As Matt Kadane told a Welsh student newspaper in 1995 about comparisons between Bedhead and other bands, “We occasionally get lumped into the slow music crowd, but I’m not sure what all that means. Some of our songs are slow, others fast; some are quiet, others, I think, fairly loud.” Indeed, those who labeled Bedhead a slowcore band described them incorrectly – or at least incompletely, which amounts to the same thing. Bedhead’s natural setting was a few notches below mid-tempo, but they could be fast and loud when the song required, and often were. Nevertheless, the conventional wisdom since Bedhead’s break-up in 1998 incorrectly has it that Bedhead was Matt and brother Bubba’s “slow” band, while the New Year is their “fast” band. According to this line of thinking, The End is Near comes along as the second album of the Kadane brothers second act, in which they rethought their tempos and compositions, suddenly discovered the joys of 3/4 time, and put the distortion pedals to the floor.
Among other problems with the conventional wisdom is the difficulty that the distinctions between the two bands aren’t quite so hard and fast (no pun intended). The song credits on The End is Near are all given to Kadane, Kadane, which of course matches the credit given on Bedhead’s albums. Peter Schmidt, who occasionally played guitar in Bedhead, plays on The End is Near. Finally, the New Year has a pretty obvious link to slowcore in the person of Chris Brokaw, who played the drums in Codeine, although he was also in the speedier Come, and currently plays with Matt Kadane in Consonant. Not only is the slow band, fast band labeling inaccurate, but it overlooks the fact that The End is Near employs much of fans found so pleasant about Bedhead, particularly the impressive build-up of two and three bar melodies.
The Kadane brothers’ songs are not about superlative musicianship; indeed, their songs are rewarding precisely because there is nothing at all showy about them. Rock music can easily sound ingratiating, with swelling choruses and bridges that succeed or fail based solely on whether they inspire a demand to be heard again right after, making the payoff fairly immediate and obvious. While the songs on The End is Near merit multiple listens, they don’t sound calculated or manipulative. The music follows the lyrics, largely avoiding the verse-chorus-verse structure. In lesser hands, this structure can lead composers to lose track. Movements fail to connect to one another and the song turns into a disjointed procession of one thing after another. For the Kadane brothers, however, the motif thrives. They have an ear for timbre and melody, as well as a sense of the right parts to repeat in a song. Often, their vaunted instrumental passages are simply a single melody repeated over the course of several minutes, and they have the luxury of doing this without worrying about shattering the construction of the song.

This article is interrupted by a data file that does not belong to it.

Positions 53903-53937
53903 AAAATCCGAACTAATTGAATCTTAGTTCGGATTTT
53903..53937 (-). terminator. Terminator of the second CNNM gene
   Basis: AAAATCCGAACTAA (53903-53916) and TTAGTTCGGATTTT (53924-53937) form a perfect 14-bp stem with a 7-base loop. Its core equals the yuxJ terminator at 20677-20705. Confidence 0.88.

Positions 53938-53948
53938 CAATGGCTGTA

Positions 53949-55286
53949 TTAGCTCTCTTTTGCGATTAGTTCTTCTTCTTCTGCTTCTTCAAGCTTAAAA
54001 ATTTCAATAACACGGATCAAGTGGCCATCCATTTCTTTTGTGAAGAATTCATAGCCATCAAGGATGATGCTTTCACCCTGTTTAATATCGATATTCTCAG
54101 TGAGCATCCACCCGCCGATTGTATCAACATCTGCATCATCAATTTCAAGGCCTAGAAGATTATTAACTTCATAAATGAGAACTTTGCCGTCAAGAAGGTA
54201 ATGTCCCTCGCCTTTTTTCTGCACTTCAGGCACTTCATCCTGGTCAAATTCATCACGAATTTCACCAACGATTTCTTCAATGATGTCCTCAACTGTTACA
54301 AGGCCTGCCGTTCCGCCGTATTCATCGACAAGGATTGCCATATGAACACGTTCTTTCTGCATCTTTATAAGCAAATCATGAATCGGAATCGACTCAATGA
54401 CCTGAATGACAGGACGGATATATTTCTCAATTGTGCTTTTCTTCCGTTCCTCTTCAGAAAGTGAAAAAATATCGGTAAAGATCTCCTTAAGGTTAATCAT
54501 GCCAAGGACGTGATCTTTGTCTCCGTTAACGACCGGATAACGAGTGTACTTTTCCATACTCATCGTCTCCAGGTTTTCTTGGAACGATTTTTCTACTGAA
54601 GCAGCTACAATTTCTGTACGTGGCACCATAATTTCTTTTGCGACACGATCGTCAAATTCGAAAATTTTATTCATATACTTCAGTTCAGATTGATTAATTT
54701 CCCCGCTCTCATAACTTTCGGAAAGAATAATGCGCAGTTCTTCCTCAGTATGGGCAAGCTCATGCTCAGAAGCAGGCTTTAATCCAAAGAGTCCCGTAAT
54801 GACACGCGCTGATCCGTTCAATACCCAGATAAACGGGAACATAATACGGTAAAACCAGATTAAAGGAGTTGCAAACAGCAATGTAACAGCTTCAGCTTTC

The sequencing of The End is Near creates the sort of album-length dynamic used to great effect on previous albums like Transaction de Novo. Opener “The End’s Not Near” features piano and a single guitar, and the subsequent, “Sinking Ship” showcases richer, familiar guitar textures. Both songs end at about the three-and-a-half minute mark, stopping at precisely the point when earlier Kadane brothers songs would have veered into soaring crescendos. Grabbing the listener’s attention by slowly building tempo and volume still seems to be the idea, but it’s accomplished here – as it was on Transaction de Novo and Newness Ends – over the course of an album instead of a single song. So the first three songs form an arc that peaks on the fourth song, “Plan B,” the album’s most straightforward rock song.
Only one song, “18,” runs past the seven-minute mark, the last four loosely structured without vocals. While ordinarily I’d be tempted to call any song with an instrumental fade-out that runs noticeably longer than the lyrics “wanky,” it’s impossible not to think that the New Year have earned this catharsis, and that the frenzied close matches or even demonstrates what the lyrics discuss – even as old age sets in, youthful energy never disappears.
After emo seemingly ruined the syncricity of intelligence and despair, the New Year writes a melancholy album without sounding grating or whiny. The trick seems to be eschewing contrived, operatic swells, focusing on thought rather than feeling. This lack of pretense has always been the Kadane brothers' strength, and their lyrics and music have always created indelible miniatures rather than panoramas. Their well observed stories deal with such wildly different topics as the reluctance to get out of bed in the morning ("The Rest of the Day") and the abundance of awful events for which no one can be blamed ("The Unpredictable Landlord") with a lot of quotidian detail. They do the same on The End is Near, offering this line on feeling lost at a party: "the men want to get it on, the women want to show it off. I just want to get out of here." No doubt, The End is Near is the product of a band with quite a bit on its collective mind, and that's the best reason I can offer for listening to it.
By Tom Zimpleman